JW (6m 1s): Cool. So I’ve been reading a lot about active transportation improvements in the Boston region and I’m curious about what you think about the direction, and you mentioned earlier much love coming out for the bus, but is there anything specific that’s happening in the region that’s interesting to you?
LR (6m 13s): Definitely. We have a lot of interesting projects, both small and mighty, all the way up to colossal, multi-year extensions of light rail, and actually huge improvements at heavy rail too. So one that’s particularly exciting but also particularly long term is Rail Vision is what it’s called. That is a kind of long term master plan set for 2040 that has significant implications for the MBTA’s heavy rail network, our commuter rail network. Certainly the goal of full electrification is in there, which would allow for improved headways in the inner core. And both the transit provider and kind of collective municipal boards have agreed early on to the implementation of a few of the elements that have come out of this visioning plan, which include electrification of certain lines that are either, I guess at the top of the list as far as equity, at the top of the list as far as ridership, or the top of the list as far as ease of implementation. So for example, our Providence line, which connects Providence and Boston and runs Amtrak along that line, is already electric capable. And so we’re starting there. But another product we have going, which is called our Fairmount line, is the only rail line, light or heavy, in the greater Boston area that has a majority minority ridership. Certainly goes through the city’s people of color concentration as well as our lower income, higher concentration of students, school-aged children and highest concentration of students that take heavy rail to and from academic activities. And so kind of that justification was a no brainer for our board as far as where first to implement electrification, both because it’s an environmental justice community and because those improved headways would really impact our students and local work and community as opposed to just our suburban to downtown commuter working community.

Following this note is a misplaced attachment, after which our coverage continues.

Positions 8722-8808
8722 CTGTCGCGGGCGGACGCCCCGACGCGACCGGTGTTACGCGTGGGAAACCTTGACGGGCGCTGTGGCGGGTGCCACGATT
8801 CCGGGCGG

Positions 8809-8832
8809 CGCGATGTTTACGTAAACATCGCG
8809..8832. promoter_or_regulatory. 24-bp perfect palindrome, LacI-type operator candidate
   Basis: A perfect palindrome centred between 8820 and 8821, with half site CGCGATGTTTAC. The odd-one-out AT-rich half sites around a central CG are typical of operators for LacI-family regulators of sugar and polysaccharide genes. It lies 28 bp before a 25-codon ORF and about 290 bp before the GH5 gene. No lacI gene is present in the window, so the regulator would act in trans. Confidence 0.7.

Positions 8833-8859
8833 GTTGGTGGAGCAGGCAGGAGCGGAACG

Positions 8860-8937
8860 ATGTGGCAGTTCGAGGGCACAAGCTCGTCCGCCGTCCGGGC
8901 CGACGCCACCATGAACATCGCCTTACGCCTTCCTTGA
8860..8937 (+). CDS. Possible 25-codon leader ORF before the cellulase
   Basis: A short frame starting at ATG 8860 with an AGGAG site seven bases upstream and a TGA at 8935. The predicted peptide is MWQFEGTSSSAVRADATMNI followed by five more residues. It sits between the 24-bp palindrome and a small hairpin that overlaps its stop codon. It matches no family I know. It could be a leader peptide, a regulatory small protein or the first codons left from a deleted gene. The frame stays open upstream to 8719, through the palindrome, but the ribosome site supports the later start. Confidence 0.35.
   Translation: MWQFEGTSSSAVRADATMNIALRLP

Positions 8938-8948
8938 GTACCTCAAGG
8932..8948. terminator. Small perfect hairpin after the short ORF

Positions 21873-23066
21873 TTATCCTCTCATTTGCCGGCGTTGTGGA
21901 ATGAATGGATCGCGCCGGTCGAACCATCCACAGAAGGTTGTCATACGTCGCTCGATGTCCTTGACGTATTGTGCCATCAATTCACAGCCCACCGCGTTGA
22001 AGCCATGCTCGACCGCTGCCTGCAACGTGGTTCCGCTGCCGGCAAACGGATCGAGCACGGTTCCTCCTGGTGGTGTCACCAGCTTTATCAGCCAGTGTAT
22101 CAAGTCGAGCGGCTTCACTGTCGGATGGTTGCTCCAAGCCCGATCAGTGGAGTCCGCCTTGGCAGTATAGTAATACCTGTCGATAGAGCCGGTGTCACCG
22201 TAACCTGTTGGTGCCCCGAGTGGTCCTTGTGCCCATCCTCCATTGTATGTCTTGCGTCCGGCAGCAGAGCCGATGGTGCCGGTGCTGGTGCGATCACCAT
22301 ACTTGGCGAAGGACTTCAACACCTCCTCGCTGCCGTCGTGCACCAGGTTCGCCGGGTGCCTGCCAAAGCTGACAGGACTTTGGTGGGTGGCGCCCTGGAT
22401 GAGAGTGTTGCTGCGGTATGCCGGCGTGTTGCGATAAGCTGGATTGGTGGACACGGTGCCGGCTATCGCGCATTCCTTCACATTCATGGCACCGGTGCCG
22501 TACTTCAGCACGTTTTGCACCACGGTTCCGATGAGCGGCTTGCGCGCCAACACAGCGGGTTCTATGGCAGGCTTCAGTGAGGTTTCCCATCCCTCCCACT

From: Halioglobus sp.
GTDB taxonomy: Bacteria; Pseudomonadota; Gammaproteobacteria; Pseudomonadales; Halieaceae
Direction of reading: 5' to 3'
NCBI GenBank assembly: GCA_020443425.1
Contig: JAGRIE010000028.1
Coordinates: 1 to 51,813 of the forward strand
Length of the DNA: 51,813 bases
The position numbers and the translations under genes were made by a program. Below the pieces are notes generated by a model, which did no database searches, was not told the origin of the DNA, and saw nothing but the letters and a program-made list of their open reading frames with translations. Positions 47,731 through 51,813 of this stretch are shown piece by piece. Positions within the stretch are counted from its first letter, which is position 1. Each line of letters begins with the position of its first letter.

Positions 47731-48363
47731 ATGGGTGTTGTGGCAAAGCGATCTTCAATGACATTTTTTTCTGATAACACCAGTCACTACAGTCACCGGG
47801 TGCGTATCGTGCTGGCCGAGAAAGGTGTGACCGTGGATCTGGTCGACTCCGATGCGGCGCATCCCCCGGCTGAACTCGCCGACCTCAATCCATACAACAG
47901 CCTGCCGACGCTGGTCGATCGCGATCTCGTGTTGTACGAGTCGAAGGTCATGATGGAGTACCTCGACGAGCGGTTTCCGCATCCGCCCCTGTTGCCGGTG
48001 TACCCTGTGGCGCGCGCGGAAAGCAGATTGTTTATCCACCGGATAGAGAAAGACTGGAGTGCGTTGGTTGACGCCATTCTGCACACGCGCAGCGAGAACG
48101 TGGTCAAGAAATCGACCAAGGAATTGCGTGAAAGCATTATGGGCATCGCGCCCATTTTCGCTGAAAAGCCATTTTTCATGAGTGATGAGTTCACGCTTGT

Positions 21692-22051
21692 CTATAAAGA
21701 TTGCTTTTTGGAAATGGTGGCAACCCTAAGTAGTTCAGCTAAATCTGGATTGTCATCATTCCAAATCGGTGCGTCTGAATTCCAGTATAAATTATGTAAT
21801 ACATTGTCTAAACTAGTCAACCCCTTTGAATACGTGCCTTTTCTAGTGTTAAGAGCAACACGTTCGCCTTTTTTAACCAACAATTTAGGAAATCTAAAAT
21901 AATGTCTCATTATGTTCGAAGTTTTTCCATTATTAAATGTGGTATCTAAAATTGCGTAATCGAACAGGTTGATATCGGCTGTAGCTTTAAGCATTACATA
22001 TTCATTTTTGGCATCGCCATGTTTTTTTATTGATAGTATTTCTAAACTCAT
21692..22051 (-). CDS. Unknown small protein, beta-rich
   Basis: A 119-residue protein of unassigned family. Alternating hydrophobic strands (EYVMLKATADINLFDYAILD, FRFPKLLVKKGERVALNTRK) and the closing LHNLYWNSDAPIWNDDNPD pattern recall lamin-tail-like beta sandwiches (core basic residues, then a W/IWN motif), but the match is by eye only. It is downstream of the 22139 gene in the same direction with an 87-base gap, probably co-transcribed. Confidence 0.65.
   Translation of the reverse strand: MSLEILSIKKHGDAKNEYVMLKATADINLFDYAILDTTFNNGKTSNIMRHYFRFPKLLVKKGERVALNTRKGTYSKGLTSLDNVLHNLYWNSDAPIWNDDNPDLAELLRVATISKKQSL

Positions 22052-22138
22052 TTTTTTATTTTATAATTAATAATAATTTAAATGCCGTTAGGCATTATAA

JW (8m 21s): That line has always been really interesting to me. I mean it’s actually one of the first projects that I worked on when I started work after college. The HUD and FTA had a project where we’re looking at affordable housing along five different lines in five different cities, and they picked the Fairmount line. And the interesting thing about the line for me was that there’s a ton of developable property, but also it’s within the city limits, right?
LR: Yup. Entirely.
JW: And all the other commuter rail lines go to other places. So that was just kind of interesting that the city of Boston had so much control over this line and then so many improvements have been made and will be made, and that’ll make it a better line for the system, which I think is really great.
LR (8m 55s): Oh absolutely. And I really commend the MBTA fiscal management control board for recently accepting a near term pilot set to go into implementation in May, also for the Fairmount line, that would add eight additional trips during the day, would expand the range of service an hour earlier in the morning, allowing first shift workers to get to kind of the employment hubs along the line in time, which they currently cannot do via the Fairmount line, and an hour later into the evening. That pilot came out of the transit team. So my colleague and I drafted that pilot with the community over the course of the last year or so. And it was just approved last month and is set to go into implementation in May. So that’s very exciting. And knowing that the community will see both immediate improvement as well as kind of this long term overhaul of reaching near subway-like headways is very exciting.
JW: Yeah, definitely. It’s, it’s been a dream for a long time. I know. Especially for folks on the line.
JW: So what is the project you’re currently working on?
LR (9m 59s): We’ve got several going, in my personal wheelhouse, we have two very, very big ones. One of which, which is a little further along in its planning phase, is bus and bike priority treatments along Warren Street, which travels through the heart of Roxbury, Dudley Station in Nubian Square down to the intersection of Warren Street with Blue Hill Ave and Grove Hall. I realize I’m using a lot of local terminology, are you familiar with the Boston area?
JW (10m 27s): I’m familiar, but maybe folks that are listening might not be, so perhaps maybe give them an idea of how long the corridor is and maybe its approximate location related to downtown Boston.